The percentage of women of reproductive age who were uninsured dropped sharply between 2013 and 2014, the first full year of implementation of the Affordable Care Act (ACA). The decrease among women aged 15–44, calculated by the Guttmacher Institute, mirrors broader national trends reported by the U.S. Census Bureau. This includes steeper drops in the uninsured rate in states that expanded Medicaid under the ACA compared with the rates in those states that did not. The proportion of reproductive-age women without health insurance declined by more than one-fifth between 2013 and 2014, from 17.9% to 13.9%. The change appears to have been driven primarily by gains in Medicaid coverage (from 17.2% to 20.2%). There was a small increase in the proportion of women with private health insurance, from 60.9% to 62.1%.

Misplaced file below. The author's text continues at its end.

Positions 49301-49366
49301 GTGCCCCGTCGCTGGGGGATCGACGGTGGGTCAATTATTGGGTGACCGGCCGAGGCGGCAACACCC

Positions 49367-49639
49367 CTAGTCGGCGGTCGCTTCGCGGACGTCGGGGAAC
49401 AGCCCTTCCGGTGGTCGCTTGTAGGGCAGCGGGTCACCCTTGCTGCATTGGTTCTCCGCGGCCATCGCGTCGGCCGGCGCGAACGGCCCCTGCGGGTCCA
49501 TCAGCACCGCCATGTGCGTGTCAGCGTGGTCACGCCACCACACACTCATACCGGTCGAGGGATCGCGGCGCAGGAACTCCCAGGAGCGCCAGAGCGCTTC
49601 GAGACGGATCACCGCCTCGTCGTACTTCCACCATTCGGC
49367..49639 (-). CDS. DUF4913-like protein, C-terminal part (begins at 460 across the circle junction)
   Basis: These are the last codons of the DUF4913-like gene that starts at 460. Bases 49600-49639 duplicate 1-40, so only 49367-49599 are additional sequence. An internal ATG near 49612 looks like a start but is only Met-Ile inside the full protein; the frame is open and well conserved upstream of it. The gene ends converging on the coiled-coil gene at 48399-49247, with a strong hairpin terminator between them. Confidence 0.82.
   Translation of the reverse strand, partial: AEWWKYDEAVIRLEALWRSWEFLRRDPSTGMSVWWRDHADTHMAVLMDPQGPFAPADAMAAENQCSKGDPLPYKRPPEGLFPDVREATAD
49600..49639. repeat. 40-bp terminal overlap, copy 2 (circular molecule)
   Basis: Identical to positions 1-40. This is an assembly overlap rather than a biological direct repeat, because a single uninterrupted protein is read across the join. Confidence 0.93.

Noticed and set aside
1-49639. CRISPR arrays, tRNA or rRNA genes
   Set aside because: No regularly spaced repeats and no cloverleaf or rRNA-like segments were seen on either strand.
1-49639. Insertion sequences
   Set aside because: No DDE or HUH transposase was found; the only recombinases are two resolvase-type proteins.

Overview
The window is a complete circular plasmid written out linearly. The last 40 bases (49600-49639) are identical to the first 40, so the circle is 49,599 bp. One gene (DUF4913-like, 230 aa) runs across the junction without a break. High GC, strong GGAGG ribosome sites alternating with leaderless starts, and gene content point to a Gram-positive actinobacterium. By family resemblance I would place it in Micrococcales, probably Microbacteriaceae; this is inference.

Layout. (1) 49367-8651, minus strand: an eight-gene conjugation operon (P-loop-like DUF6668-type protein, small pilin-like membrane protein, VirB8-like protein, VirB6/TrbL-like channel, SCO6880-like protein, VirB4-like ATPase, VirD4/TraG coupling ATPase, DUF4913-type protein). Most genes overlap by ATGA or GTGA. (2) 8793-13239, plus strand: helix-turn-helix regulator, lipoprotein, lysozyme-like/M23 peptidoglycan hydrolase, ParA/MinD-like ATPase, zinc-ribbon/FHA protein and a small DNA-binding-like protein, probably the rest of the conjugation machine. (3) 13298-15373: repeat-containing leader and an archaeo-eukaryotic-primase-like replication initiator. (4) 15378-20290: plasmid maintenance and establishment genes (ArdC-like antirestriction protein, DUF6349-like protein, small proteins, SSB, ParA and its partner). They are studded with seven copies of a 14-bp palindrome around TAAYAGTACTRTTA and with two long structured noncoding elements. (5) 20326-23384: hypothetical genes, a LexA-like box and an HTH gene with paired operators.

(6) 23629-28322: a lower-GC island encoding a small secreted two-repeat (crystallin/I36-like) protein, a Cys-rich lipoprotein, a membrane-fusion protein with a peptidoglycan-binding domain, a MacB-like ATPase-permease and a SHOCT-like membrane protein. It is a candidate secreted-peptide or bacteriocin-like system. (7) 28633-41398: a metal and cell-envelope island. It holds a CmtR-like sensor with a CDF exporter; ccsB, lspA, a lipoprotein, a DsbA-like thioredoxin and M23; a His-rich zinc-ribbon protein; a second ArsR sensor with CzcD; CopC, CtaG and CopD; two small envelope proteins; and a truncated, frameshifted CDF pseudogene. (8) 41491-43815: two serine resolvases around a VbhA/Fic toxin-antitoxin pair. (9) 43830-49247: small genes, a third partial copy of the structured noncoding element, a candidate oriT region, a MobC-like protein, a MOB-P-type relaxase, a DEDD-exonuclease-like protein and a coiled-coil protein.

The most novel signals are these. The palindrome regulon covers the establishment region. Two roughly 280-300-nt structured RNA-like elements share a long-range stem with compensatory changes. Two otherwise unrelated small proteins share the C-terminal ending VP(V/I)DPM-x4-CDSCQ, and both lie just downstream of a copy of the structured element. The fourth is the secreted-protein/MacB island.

Gains in insurance coverage among reproductive-age women who live below the poverty line were substantial as well. The uninsured rate dropped by one-fifth, from 32.1% in 2013 to 25.6% in 2014. The gains in the proportion of women aged 15–44 who have insurance coverage has significant implications for access to health care in general, and to sexual and reproductive health care in particular. Medicaid has long offered a very robust package of sexual and reproductive health care services, including family planning services and supplies without out-of-pocket costs for enrollees. And the ACA has spurred significant improvements in private plans’ coverage; most notably, the contraceptive coverage guarantee ensures that privately insured women can access the full range of 18 Food and Drug Administration–approved contraceptive methods for women without out-of-pocket costs.